The character of Mustakori further deploys the interpretative figure of migrancy in Suleri's memoirs. Yoking identity and performance, Suleri's childhood friend entertains multiple names, cultures and identities that map Mustakori's displacement by her very route from East Africa to Ireland to Lahore. Upon arrival Mustakori immediately intuits Pakistan's "deep historical dislike" for her most recent scripted role as a "brown European" (49) and immediately she seeks recourse through performance, and she proves successful in this endeavor. Not coincidentally, shortly after her enrollment at the Kinnaird School for Girls, Mustakori receives the title of actress accompanied by an invitation to continue her perpetual performance -- but on stages. Suleri offers a nuanced understanding of Mustakori's theatrics, "her deep allegiance to the principle of radical separation: mind and body, existence and performance, would never be allowed to occupy the same space of time" (49). Like Surraya, Mustakori accesses her creative powers in self-formation by acknowledging and then mimicking the very mode of identity formation society expects from her. That is, Mustakori and Surraya both insist upon radically separating mind and body, preferring instead a contingent selfhood.
A possible misreading of Suleri's gutted category of women and the meatless disembodiment achieved -- somewhat differently -- by Surraya and Mustakori can lead to the false conclusion that through performance one can enjoy a newfound liberation -- choosing roles and identities like outfits with ease and option. Rather, as the character of Mustakori exemplifies, performance does not connote freedom, and in her continual audition Mustakori appears always painfully aware of her incomplete subjectivity. The anxious energy that keeps Mustakori in search of some totality proves draining. So unsure of her discourse, Mustakori takes on characters without a moment's warning. Here Suleri recites Fancy's, (another name for Mustakori) blatant robbery of her proper lines:
As she talked on the voice grew more and more familiar, giving me the strangest sense of deja vu, but it was only when Fancy darted a guilty glance in my direction that I finally realized what she had done. She had pilfered my voice! In my absence, ventriloquized me to a T! I was the man making foolish faces, while she was the chatterbox on my knee! . . . "Mustakori," I said very firmly, "give it back to me." For a second, she looked as though she considered feigning ignorance. But then, "I'm glad I had you for a while," she said most cheekily. (68)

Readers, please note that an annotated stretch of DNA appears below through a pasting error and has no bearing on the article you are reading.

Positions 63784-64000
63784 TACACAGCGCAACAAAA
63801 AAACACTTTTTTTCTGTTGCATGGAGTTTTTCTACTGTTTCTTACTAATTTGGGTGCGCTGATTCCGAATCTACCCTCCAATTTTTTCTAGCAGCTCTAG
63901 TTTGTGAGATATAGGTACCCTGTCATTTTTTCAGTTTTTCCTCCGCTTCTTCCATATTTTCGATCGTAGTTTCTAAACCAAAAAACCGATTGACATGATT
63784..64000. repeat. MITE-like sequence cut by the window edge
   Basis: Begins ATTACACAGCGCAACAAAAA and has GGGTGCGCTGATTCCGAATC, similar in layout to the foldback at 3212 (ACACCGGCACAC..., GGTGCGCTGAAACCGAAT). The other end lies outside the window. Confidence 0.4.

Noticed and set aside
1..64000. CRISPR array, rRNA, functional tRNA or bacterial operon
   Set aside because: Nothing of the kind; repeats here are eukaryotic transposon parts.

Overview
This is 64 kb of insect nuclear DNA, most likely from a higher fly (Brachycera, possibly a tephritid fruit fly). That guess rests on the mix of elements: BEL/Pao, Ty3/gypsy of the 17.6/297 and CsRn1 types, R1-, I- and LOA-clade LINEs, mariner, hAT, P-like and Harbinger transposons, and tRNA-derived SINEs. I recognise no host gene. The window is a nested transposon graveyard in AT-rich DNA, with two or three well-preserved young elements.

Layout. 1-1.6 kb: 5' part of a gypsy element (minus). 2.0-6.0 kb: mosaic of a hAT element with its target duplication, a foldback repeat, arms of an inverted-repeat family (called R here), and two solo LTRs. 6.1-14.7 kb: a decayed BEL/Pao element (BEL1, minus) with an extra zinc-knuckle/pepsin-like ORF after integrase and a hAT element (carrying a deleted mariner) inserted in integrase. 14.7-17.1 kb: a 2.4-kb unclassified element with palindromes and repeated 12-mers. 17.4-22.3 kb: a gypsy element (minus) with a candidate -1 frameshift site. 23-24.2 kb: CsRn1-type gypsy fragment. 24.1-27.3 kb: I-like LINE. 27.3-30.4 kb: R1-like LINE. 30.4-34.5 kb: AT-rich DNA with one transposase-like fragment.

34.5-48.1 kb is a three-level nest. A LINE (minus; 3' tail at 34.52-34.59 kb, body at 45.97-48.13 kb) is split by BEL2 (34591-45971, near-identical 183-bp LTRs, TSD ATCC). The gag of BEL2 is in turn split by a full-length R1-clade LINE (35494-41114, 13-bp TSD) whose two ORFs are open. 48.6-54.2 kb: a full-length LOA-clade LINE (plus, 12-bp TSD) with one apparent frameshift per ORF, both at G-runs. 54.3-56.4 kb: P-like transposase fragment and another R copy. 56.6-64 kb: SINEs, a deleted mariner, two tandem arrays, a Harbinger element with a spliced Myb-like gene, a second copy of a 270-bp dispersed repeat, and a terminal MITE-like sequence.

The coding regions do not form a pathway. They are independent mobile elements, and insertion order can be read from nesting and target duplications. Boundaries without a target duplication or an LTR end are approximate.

Throughout her anti-essentialist narrative, Suleri diligently divorces mind from body, locating nothing but speech as the mediation for subjectivity. Therefore, by relating Mustakori's playful treachery, "I'm glad I had you for a while," she highlights the intimacy between speech and subjectivity. Following this logic of distinction, Suleri's father refuses investigators' pleas to perform an autopsy on the murdered body of Ifat. Commending her father's decision Suleri attests, "Ifat's gold was in her speech, in language that reflected like a radiance from her: they would find nothing in her interior (174). Like the identity of women in the third world, nothing interiorizes the body by virtue of biology, but rather by virtue of speech and thought.
Suleri, Sara. Meatless Days. Chicago: University of Chicago Press, 1987.
Suleri, Sara. The Rhetoric of English India. Chicago: University of Chicago Press, 1992.
Suleri, Sara. "Woman Skin Deep" in Identities. eds. Kwame Anthony Appiah, and Henry Louis Gates, Jr. Chicago: University of Chicago, 1995.